Regarding that: I can't say much, as I'm under an NDA, but one of the manuscripts I'm currently editing significantly expands the background on the Uther period and provides a lot of material for really bringing out just what kind of an asshole Uther really is; I wish I'd had it for my own campaign.

    3. I know that the GPC is aiming for a "good ol' days" feel, but I think it's the early part of Arthur's reign that is supposed to be the good ol' days. I don't think you're supposed to be looking back on the Anarchy and thinking, "Man, things were great before Arthur showed up." It should be the fantastic glory and victory of Arthur's early conquests and the salvation of Britain through the defeat of the Saxons that are "the good ol' days." But instead, the Uther Period and Anarchy are the parts where the Player Knights get to rise through the ranks to become important people, while the Boy King and Conquest Periods are likely to see them die or be reduced in standing next to rising stars like Lancelot and the other named knights.

      I guess my point is that I think the decadence and discontent start to early. I don't think it should be this generation of knights complaining about Arthur - look how fantastically they've done by him - but rather their sons, who can never hope to accomplish what they did.

    4. I have a different feeling. Although I've pointed out the Anarchy days were actually the safest period in terms of player mortality, there was the sense that it was everyone pretending that things were going to work out okay and that Nanteliod was going to take the Uther route to rise and unite everyone. Then he died, and it was only the convenient arrival of Arthur that united everyone after a minor civil war or two.

      The thing is there are still some very apparently fascinating and heroic things happening elsewhere (thanks again Lancelot), but it's almost as if the game is acknowledging right now that the hollowness is building towards the events everyone is familiar with: Guinevere and Lancelot's affair, the rise of Mordred and the downfall of everything.

      I do really like that reading into the next generation feeling thwarted. After all, their fathers even conquered all of Europe only to let it go because it wasn't worth holding onto. Between their jadedness and their fathers still forgetting that you earn glory for great deeds not for endlessly placing second to Cynrain's family in tournaments.

      That NDA is an intriguing bit of information. It's always possible that if Cormac ever comes back he has a dark tale to tell from his absences hunting the Questing Beast where he had to do something for Uther that drove him from court.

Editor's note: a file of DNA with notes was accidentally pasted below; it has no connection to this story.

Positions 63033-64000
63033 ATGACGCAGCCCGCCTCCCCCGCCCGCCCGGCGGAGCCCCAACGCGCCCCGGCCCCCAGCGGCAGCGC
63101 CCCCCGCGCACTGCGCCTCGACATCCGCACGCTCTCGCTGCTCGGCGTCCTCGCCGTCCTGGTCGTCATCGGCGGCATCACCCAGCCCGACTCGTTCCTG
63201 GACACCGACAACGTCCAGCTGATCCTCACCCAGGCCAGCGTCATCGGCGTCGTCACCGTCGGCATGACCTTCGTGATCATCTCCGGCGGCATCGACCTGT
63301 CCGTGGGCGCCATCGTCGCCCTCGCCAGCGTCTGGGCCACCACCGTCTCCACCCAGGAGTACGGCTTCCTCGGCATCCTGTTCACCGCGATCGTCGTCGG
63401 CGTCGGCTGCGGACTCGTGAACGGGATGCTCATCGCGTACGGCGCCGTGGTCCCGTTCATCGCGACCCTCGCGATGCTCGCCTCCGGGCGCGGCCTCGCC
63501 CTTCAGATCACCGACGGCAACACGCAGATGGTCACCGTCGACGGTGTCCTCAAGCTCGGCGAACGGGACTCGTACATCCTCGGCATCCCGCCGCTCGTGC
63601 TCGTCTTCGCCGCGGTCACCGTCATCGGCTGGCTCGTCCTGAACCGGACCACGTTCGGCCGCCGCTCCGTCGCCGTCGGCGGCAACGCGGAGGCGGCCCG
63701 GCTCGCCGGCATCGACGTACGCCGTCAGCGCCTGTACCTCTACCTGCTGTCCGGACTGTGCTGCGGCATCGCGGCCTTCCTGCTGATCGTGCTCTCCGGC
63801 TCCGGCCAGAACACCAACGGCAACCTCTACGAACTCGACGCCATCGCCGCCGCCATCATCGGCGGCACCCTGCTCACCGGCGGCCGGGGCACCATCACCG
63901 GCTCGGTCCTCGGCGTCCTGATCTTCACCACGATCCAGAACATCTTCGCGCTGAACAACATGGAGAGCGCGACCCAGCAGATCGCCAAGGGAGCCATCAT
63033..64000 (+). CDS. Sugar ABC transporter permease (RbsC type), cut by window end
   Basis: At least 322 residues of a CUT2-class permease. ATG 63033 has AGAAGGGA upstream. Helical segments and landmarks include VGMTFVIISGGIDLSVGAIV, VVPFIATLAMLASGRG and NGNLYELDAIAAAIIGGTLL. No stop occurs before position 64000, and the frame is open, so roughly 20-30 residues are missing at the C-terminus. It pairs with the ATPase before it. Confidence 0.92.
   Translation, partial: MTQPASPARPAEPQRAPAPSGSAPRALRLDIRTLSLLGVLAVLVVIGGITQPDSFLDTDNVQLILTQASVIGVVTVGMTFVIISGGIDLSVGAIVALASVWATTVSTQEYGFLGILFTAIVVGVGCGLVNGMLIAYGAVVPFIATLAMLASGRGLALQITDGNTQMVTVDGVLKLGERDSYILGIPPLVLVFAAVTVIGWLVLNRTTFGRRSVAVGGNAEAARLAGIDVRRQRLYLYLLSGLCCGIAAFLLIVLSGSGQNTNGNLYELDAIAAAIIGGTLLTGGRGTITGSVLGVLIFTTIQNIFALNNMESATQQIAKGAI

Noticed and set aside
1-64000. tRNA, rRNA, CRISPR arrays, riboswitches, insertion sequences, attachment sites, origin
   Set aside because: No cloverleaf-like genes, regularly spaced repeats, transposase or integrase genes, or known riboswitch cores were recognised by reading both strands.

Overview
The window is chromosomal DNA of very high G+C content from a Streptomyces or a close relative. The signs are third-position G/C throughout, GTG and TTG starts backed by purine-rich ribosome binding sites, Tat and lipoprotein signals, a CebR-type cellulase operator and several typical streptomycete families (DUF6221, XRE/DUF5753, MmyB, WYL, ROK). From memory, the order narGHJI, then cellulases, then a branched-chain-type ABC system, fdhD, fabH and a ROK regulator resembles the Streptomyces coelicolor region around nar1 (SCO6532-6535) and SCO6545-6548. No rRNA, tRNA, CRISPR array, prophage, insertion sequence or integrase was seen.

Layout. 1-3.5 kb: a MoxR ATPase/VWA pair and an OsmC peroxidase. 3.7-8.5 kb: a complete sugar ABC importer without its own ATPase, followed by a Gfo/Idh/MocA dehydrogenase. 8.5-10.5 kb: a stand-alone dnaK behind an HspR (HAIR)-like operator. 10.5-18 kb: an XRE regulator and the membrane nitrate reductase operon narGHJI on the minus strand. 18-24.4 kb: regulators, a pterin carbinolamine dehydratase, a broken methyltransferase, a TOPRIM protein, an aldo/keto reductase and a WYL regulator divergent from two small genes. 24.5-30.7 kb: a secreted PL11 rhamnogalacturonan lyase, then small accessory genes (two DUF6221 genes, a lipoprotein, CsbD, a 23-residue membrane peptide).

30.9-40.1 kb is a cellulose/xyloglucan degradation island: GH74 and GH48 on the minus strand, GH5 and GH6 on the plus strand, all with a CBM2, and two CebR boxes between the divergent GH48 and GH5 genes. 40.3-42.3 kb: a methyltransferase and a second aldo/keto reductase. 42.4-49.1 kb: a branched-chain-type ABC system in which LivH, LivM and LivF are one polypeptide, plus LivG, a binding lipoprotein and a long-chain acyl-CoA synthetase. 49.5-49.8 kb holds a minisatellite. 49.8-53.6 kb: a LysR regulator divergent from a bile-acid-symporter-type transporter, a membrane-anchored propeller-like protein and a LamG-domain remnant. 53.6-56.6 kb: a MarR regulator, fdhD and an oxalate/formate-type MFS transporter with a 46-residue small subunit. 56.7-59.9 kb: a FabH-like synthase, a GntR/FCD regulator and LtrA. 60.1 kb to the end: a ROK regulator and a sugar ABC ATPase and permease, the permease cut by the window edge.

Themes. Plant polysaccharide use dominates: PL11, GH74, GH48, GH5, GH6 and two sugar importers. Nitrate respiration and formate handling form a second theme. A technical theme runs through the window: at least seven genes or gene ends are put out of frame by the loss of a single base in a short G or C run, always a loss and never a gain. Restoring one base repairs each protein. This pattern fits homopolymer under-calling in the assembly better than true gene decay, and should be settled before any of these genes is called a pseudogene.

5. That's a fair point, Max. I think part of the problem is that for the players, it's hard to beat the good old days of Anarchy because it combined high player agency with a political sandbox-type situation leavened with healthy doses of paranoiac tension. Not something the characters would particularly care for, but dynamite stuff from a gaming perspective. Honestly, I could run the Anarchy over and over again just to watch how differently it would no doubt play out each time.

      Speaking of the characters' experiences, though, logically they would be looking back on the Boy King period as the glory days. Indeed, they really were "Glory" days in the sense of all those battles providing so much Glory for everyone, not just the bloke who wins the Pentecost Tournament. ;)

      As for the discontent starting too early, I don't think it does. It's quite minor now compared to how things get later on. Right now, anyone who is bitching about the king and/or queen is an outlier. The discontent, such as there is, is more centered around some of the old salts saying, "I don't like where this is going. I miss the wars." Etc.

      IME, it's a slow decline, so it's best to start early-ish--Badon was definitely the high water mark, and after the Roman War and the beginning of the "Pax Arthur" (and the disinterment of Bran's head) is really the best time to note the gathering clouds way out on the horizon.